Former Gov. Terry McAuliffe, who is running for another term at the helm of the state, says that if elected he will push for an assault weapons ban as part of a broader gun control agenda.
McAuliffe, one of five candidates seeking the Democratic nomination, shared his plans for gun control policy on Monday, when gun rights protesters rallied against such measures in downtown Richmond.
Aside from a ban on assault weapons and high-capacity magazines, McAuliffe vowed to create an “Office of Gun Violence Prevention” within state government, and to fund a research center within a Virginia university to study gun violence.
“As governor, I will work tirelessly to eliminate these weapons of war from our streets, keep guns out of the hands of domestic abusers, and keep our communities safe,” McAuliffe said in a statement.
McAuliffe’s gun control plan also includes stricter background check laws, expanding the current requirement for checks on all sales to also include private transfers.
The candidate is also vowing to limit people under 21 from purchasing handguns; explore waiting periods and permits for gun purchases; ban people from openly carrying firearms in certain public spaces; and empower law enforcement to remove firearms from people they encounter who have been convicted of a domestic violence misdemeanor.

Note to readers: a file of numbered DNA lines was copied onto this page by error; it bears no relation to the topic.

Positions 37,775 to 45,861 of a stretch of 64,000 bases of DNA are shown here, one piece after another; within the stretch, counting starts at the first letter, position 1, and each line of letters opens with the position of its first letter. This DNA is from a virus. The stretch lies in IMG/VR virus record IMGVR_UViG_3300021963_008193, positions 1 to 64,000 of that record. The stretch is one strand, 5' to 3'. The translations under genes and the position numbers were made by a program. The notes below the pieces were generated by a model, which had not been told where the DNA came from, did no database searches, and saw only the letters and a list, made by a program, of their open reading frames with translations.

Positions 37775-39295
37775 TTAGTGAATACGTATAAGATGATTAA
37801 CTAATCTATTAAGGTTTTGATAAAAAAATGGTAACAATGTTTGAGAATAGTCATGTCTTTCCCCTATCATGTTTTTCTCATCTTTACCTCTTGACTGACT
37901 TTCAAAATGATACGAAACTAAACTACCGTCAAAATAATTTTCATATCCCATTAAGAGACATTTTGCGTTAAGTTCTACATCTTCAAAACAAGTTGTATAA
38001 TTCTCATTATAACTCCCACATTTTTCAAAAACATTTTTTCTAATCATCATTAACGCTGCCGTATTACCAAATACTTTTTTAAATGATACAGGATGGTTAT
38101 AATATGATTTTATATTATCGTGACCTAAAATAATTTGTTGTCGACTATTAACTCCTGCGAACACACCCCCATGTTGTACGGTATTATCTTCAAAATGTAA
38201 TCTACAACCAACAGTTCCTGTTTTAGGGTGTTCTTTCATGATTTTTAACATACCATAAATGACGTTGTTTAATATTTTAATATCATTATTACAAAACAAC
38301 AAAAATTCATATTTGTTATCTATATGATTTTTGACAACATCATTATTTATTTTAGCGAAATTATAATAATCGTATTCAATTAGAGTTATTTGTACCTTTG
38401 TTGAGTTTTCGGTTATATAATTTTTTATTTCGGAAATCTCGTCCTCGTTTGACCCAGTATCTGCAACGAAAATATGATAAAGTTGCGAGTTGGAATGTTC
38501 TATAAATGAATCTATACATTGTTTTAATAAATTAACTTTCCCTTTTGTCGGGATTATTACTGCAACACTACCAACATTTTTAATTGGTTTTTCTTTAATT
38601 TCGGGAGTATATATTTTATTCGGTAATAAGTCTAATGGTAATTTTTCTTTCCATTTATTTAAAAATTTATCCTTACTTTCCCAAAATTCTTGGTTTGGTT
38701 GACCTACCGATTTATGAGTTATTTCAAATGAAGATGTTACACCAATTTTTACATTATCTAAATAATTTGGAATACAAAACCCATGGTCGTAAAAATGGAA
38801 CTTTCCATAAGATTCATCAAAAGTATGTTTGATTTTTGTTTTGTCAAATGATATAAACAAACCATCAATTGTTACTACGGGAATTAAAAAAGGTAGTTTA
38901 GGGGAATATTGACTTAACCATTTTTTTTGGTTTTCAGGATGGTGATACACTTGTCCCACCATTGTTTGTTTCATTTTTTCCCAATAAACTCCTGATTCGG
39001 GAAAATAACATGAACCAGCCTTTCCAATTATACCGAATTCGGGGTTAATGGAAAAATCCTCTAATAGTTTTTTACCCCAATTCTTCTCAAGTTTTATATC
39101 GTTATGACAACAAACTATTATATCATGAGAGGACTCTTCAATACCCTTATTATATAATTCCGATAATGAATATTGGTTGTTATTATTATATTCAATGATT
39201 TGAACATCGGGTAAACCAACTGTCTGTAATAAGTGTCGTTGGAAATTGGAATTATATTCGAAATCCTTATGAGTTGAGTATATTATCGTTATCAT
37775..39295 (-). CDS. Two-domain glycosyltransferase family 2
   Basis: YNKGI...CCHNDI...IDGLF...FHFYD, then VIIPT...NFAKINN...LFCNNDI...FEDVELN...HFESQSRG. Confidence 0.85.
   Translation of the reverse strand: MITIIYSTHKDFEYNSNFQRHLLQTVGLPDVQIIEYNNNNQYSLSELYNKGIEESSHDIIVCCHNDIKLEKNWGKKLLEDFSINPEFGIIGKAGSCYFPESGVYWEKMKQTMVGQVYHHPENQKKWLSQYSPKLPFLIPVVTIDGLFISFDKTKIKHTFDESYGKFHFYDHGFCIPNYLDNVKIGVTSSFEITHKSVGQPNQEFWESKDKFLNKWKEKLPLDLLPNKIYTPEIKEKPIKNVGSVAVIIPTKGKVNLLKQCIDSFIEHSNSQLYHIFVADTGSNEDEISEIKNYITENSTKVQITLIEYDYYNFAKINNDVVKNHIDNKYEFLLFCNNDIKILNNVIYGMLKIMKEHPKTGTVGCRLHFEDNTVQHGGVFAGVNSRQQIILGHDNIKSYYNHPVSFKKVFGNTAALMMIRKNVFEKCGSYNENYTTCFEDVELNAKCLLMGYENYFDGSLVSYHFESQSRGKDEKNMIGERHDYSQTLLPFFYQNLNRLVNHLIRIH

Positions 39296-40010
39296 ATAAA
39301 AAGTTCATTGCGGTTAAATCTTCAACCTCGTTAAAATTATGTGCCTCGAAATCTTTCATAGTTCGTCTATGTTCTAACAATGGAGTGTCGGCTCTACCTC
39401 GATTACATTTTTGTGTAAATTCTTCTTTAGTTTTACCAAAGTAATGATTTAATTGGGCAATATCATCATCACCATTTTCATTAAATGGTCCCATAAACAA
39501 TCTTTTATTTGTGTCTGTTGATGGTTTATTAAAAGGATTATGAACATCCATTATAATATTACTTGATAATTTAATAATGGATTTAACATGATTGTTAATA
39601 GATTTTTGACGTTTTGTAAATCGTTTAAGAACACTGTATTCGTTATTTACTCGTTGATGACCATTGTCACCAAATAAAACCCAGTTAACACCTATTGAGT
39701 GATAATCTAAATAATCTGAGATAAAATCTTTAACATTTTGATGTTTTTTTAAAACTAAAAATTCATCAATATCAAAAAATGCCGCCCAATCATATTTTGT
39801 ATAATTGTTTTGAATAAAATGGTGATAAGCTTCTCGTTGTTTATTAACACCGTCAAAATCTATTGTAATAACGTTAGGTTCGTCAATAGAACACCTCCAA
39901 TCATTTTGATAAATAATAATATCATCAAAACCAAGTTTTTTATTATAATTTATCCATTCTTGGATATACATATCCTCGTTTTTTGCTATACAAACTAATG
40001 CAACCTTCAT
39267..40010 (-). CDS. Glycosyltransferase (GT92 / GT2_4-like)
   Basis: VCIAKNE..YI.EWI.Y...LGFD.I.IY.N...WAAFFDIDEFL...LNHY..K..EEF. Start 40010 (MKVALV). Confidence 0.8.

McAuliffe’s plan would build on a series of new gun control laws Gov. Ralph Northam championed and the General Assembly passed last year — after a city worker in Virginia Beach shot and killed 12 people in a government building.
The new laws include a ban on the possession of firearms by people subject to restraining orders; a new requirement calling for background checks on all firearm sales, though not private transfers; and restoration of Virginia’s former limit on handgun purchases to one a month.
Passing a ban on assault weapons, however, proved to be an insurmountable goal for the Northam administration and Democratic leaders, who saw even a watered-down proposal quickly die in the Democrat-controlled Senate.
A crowd of 22,000 people gathered in Richmond in January 2020 to protest Northam’s gun control measures. This year’s crowd featured about 100.
The General Assembly is not considering an assault weapons ban during the current session, an abbreviated gathering with much of the same political dynamics that blocked the bill last time around.
“We still have a lot of work to do, especially when we talk about assault weapons,” Northam said Monday during an annual vigil for victims of gun violence. The Virginia Coalition to Stop Gun Violence hosted the virtual gathering.
“There is no need for anybody to have an assault weapon on the streets of Virginia. There’s no need to have open carry of assault weapons. It’s all about intimidation and we’re seeing some of that in our nation’s capital and in Richmond as well.”
Northam’s term as governor will end in a year. McAuliffe is seeking the Democratic nomination in a crowded field that includes former Del. Jennifer Carroll Foy; Sen. Jennifer McClellan, D-Richmond; Lt. Gov. Justin Fairfax; and, Del. Lee Carter, D-Manassas.
Candidates seeking the Republican nomination, so far, include former Speaker of the House Kirk Cox, R-Colonial Heights; state Sen. Amanda Chase, R-Chesterfield; former Pentagon official Sergio de la Peña; and Glenn Youngkin, the former co-CEO of a large private investment firm.